Religious beliefs, if not being true, should at least help in coping with disease and disasters, but a new study sheds doubt on this pragmatic approach.
Christian religious functioning and trauma outcomes have been assessed in more than three hundred church-going trauma survivors in Minnesota. Looking at the outcomes, I hear the sound of Ira Gershwin's great skeptic sermon song of Sportin' Life: "It ain't necessarily so ..."
Only a part of the observant Christians have profited from their faith. Others have found it a source of distress, and still others have abandoned it. When it comes to coping, religion seems to be a double-edged sword. On the one hand, it may be a source of spiritual support which is positively related to successive coping or "posttraumatic growth". On the other hand, it may be a source of religious strain which is related to worse posttraumatic symptoms. When seen in terms of a therapy, religion has many unwanted side effects and should not be recommended to everybody.
"Why must this happen to me?"
I think that questions of this kind may be the main source of religious distress. Looking for reasons coming from God is not a very good idea. There are two religious concepts to deal with this question: Disease may be a "punishment" for being bad or an "exam" that must be passed to reach a superior state of spiritual maturation. With "punishment", the patient has already lost, and in the "exam" he may fail. Both concepts are a source of distress. If a religious person is successful in coping, then possibly in spite of religion and not because of it.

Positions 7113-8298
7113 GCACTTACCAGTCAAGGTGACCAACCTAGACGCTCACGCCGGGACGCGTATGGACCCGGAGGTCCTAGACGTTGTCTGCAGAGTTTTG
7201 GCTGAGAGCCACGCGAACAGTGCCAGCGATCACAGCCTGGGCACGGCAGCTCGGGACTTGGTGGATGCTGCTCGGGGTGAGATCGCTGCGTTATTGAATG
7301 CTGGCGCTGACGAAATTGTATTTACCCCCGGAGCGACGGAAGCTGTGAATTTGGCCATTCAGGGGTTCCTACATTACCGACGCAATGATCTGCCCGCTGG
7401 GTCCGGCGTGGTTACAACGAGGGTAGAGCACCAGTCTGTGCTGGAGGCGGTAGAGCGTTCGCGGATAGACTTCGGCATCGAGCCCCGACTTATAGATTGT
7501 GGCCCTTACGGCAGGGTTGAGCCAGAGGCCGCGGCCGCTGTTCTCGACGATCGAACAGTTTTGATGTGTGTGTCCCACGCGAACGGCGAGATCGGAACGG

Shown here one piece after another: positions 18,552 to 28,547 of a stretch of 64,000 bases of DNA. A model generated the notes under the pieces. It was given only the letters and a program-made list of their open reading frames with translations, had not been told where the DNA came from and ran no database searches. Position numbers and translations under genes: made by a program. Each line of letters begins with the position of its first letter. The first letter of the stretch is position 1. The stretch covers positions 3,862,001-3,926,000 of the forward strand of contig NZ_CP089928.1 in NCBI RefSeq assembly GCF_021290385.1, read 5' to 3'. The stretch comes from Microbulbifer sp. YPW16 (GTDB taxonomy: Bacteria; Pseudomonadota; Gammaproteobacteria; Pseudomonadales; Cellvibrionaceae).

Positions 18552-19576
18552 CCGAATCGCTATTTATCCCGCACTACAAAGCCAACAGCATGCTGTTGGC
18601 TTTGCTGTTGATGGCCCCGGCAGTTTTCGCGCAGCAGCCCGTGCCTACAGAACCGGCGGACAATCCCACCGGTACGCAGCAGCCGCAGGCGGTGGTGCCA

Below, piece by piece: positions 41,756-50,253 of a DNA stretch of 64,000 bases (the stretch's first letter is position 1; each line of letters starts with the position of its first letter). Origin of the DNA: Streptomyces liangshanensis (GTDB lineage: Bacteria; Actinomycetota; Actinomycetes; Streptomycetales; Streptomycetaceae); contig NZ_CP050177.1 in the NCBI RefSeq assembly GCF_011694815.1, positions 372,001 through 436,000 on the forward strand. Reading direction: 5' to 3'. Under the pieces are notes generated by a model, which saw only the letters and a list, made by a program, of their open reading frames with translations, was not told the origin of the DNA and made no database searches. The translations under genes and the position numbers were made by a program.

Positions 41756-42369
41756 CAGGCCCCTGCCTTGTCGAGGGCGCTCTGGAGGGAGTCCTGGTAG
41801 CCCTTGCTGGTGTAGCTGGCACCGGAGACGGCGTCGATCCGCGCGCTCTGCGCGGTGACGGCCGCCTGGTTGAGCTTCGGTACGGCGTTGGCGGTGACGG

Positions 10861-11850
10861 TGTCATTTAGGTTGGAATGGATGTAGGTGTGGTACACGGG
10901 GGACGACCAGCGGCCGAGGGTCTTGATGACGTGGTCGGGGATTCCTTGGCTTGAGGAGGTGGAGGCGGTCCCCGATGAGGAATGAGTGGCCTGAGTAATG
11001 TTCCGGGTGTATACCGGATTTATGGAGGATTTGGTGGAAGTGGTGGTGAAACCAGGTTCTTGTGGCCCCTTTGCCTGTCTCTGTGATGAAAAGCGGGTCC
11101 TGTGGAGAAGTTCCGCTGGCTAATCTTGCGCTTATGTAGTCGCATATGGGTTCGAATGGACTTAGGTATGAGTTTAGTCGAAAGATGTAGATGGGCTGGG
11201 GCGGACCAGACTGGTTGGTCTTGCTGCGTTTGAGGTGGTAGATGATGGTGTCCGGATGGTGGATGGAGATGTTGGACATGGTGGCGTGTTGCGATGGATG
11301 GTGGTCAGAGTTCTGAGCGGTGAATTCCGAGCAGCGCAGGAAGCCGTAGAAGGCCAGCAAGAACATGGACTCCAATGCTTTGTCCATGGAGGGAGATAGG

One positive aspect in religious coping is the idea of accepting the fate and not trying to change things that cannot be changed. But religion is not a prerequisite of this view, nor do I think that it is relevant. What really counts is the ability of looking at the half full and not at the half empty glass.
Photo credit: flickr.com/photos/boelaars/339862871/